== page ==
The Country Music Hall of Fame recognized pioneers who are responsible for the genre's growing diversity by selecting its new class of Kenny Rogers, Bobby Bare and Jack Clement.
The trio of trailblazing inductees attended a news conference Wednesday at the Country Music Hall of Fame and Museum to announce the class of 2013.
Each has made a significant impact on country music, making bold decisions that helped spread the genre beyond its traditional borders.
With songs like "The Gambler," ''Lucille" and the Lionel Richie-produced "Lady," Rogers was both a pop music crossover and a pop culture sensation in the 1970s and '80s. He starred in TV movies in the role of The Gambler, and with his trademark white hair and beard remains one of music's most recognizable figures. He was inducted in the modern era category.
"I tell you I came here one day with some friends of mine and walked around looking at these plaques," Rogers, 74, said during his speech, "and this is truly rarified air in here."
Rogers started in a jazz band, moved on to folk and a had a hit with "Just Checked In (to See What Condition My Condition Is In)" with The First Edition before he arrived at country already well past the age when today's aspirants are shown the door.
He helped push country into pop territory "for better or worse," he joked in an interview after the induction ceremony.
"It's just been a wonderful life for me," Rogers said, "and I think what I'd like to believe I did, which is what the new generation is doing, is bring a lot of people to country music who wouldn't have listened to it otherwise."
"Cowboy" Jack Clement began as an artist, but made his biggest contributions as a producer with historic instincts. He played a crucial role in the history of rock 'n' roll, working as a producer and engineer at Sun Records during an era when acts like Johnny Cash, Carl Perkins and Elvis Presley changed the way we listen to music.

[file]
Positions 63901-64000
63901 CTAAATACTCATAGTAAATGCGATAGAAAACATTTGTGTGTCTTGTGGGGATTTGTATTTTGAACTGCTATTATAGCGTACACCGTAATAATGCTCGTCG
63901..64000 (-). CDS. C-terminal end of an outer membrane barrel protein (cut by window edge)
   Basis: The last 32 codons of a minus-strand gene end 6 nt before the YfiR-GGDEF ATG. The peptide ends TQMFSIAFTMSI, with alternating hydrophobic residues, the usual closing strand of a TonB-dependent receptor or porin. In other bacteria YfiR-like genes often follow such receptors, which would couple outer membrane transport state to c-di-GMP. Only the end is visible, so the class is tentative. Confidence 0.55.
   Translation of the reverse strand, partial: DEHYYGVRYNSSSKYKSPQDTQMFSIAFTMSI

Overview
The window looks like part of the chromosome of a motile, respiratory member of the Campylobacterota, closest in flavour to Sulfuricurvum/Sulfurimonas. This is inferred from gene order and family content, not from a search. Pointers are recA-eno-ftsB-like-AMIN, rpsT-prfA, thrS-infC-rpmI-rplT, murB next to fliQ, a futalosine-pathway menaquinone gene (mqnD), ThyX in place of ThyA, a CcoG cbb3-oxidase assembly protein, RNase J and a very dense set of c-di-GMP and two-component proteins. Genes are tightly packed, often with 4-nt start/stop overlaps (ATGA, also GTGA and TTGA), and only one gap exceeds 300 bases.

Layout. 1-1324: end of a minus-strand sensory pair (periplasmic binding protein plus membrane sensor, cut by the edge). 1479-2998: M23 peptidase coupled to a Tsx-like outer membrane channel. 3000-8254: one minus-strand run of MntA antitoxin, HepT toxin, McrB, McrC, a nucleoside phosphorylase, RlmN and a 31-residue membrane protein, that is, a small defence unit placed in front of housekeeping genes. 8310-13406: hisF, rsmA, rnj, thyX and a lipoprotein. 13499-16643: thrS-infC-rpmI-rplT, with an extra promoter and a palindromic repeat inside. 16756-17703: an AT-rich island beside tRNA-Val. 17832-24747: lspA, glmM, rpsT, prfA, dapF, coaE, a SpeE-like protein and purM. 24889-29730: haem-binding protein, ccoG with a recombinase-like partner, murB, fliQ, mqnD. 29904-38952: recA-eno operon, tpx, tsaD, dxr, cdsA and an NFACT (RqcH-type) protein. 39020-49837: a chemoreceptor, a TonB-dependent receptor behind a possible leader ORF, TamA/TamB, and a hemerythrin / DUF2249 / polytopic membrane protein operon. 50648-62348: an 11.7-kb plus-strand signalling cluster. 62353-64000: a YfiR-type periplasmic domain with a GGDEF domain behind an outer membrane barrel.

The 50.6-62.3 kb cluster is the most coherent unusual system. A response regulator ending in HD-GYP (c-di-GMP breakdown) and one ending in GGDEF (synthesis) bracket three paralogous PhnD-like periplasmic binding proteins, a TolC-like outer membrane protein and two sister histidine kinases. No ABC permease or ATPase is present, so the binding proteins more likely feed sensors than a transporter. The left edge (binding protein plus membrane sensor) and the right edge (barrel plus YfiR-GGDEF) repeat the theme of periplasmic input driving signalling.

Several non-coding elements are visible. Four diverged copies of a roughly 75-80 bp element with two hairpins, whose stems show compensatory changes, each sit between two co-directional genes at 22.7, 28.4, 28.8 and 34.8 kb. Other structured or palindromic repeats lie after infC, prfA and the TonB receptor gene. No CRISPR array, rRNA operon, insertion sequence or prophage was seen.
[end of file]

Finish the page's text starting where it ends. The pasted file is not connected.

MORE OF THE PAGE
He produced Cash's iconic "Ring of Fire," adding the mariachi horns that became the song's signature. He sent Jerry Lee Lewis away, his daughter said in an acceptance speech that she read for her father, because he was singing the songs of others. He instructed the future rock 'n' roll legend to find his own sound before he came back.
And he continued to shake things up once he moved to Nashville. Bill Anderson, a hall of famer who hosted the news conference, noted Clement had the "foresight and fortitude" to produce a young Charley Pride, a black artist who defied country stereotypes to become a platinum-selling sensation.
Clement, 82, joined Cash, Pride and Presley in the hall of fame Wednesday, entering in the non-performer category.
And Bare, inducted in the veterans era category, charted his own path after being signed by Chet Atkins. Once a roommate of Willie Nelson, he emulated the freethinking outlaw movement, though never actually joined it, by inspiring his contemporaries to move freely from country to pop and rock, and back again.
And like his good friend Waylon Jennings, he dabbled in folk, bringing that sensibility to Nashville from California where he met and was signed by Chet Atkins, whose plaque also hangs at the hall of fame.
"Did I do that?" Bare, 78, joked after hearing his biography read.
Rogers, Bare and Clement will be formally inducted in a ceremony later this year.